(INAUDIBLE) dismantling the statues base found what appeared to be a copper box as described in the Richmond dispatch back in 1887. The list of articles in the copper box was said to include dozens of items, including a battle flag, compass, 12 copper coins, even a picture of former President Lincoln lying in his coffin. But it turns out, this capsule was made of lead, heavily corroded and partly covered in mortar. The box itself is an artifact. So they had to take care to preserve that to using tiny spatulas tongue depressors and --

KATE RIDGWAY, CONSERVATOR, VIRGINIA DEPT. OF HISTORIC RESOURCES: A very controlled tool that vibrates and has a hard metal tip that is much more easily controlled. It's good for getting the mortar separated from the lead.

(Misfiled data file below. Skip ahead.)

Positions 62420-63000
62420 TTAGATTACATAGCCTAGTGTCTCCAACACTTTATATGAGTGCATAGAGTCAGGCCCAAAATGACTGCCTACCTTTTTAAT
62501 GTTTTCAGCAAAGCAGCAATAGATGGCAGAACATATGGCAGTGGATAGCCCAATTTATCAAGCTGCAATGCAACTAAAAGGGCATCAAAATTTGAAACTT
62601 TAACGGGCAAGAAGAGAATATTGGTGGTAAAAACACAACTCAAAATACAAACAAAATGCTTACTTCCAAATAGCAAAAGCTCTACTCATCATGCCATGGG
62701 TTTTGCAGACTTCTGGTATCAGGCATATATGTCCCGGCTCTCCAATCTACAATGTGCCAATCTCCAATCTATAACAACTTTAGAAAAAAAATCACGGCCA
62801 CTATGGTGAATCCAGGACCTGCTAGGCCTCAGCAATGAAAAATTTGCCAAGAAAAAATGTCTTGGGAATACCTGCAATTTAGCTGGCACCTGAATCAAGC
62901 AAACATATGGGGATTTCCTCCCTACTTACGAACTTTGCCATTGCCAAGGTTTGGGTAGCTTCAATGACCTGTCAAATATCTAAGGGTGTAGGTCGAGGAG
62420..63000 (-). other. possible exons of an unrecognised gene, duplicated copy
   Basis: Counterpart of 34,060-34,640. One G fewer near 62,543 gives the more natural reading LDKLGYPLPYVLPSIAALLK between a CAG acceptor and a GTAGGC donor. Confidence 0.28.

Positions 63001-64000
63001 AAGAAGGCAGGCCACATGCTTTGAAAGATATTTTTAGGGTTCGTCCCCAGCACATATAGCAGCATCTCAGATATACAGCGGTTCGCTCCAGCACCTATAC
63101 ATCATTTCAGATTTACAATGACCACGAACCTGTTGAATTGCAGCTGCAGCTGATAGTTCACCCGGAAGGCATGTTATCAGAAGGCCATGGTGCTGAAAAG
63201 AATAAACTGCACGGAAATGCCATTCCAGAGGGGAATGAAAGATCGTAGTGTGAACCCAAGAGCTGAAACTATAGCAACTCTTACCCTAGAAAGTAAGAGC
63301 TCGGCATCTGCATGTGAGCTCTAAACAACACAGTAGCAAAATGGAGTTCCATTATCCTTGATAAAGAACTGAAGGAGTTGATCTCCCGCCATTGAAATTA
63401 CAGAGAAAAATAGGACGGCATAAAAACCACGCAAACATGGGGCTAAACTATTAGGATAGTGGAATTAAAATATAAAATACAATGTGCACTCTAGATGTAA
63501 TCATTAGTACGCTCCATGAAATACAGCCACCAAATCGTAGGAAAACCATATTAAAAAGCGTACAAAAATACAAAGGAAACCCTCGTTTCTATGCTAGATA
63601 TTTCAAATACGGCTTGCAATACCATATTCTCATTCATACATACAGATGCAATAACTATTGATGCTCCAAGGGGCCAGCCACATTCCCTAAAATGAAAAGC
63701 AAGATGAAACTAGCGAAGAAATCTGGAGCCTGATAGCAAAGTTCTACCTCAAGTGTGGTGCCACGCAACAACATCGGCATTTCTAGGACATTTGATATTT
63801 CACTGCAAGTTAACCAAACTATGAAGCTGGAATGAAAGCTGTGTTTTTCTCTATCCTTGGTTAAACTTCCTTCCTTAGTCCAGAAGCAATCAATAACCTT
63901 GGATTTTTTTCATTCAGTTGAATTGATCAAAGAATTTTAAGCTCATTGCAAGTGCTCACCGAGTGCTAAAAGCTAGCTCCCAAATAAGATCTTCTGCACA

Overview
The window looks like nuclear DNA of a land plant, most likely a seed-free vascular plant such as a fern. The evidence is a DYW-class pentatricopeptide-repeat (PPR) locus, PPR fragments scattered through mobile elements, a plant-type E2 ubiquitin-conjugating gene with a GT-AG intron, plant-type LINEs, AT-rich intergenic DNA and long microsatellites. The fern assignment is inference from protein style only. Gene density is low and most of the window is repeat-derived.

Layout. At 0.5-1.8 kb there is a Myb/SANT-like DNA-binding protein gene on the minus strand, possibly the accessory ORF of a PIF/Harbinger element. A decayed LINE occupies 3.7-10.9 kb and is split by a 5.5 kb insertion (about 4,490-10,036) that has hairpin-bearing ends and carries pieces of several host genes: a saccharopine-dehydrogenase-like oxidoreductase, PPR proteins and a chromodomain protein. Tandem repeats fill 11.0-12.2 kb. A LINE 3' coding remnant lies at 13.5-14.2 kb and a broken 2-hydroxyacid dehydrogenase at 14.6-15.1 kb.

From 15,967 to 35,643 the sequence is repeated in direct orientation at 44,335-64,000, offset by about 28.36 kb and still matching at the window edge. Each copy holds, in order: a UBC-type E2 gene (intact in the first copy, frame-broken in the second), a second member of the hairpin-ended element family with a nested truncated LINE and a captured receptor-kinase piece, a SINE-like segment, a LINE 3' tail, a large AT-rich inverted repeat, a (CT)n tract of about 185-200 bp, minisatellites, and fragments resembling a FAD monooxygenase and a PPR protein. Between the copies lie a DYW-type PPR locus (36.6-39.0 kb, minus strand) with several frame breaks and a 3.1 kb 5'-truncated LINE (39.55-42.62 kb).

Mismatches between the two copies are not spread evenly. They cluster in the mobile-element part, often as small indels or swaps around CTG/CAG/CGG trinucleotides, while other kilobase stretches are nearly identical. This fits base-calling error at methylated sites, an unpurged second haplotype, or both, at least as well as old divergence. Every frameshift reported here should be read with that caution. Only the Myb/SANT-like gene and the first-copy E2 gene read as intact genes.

KAYE (voice-over): Finally late this afternoon, the time capsule was unlocked.


KAYE (voice-over): Inside three books, a cloth envelopes and a single coin.

GOV. RALPH NORTHAM (D-VA): So one book is an Almanac from 1875. There was another book that has all the word Love on it and the author verb when B-U-R-G-W-Y-N, so I let the historians take further look at them and figure out what why that's in there.

KAYE (voice-over): In the end, there was no picture of Abraham Lincoln in his coffin and even more puzzling along with the 1887 Almanac was a book that appeared to be published in 1889, two years after the time capsule was apparently sealed.

[20:55:12] RIDGWAY: The original time capsule was supposed to be put in there closer to 1887. And so, something published in 1889. Obviously, that is, we will have questions and that's where the historians come in to help us.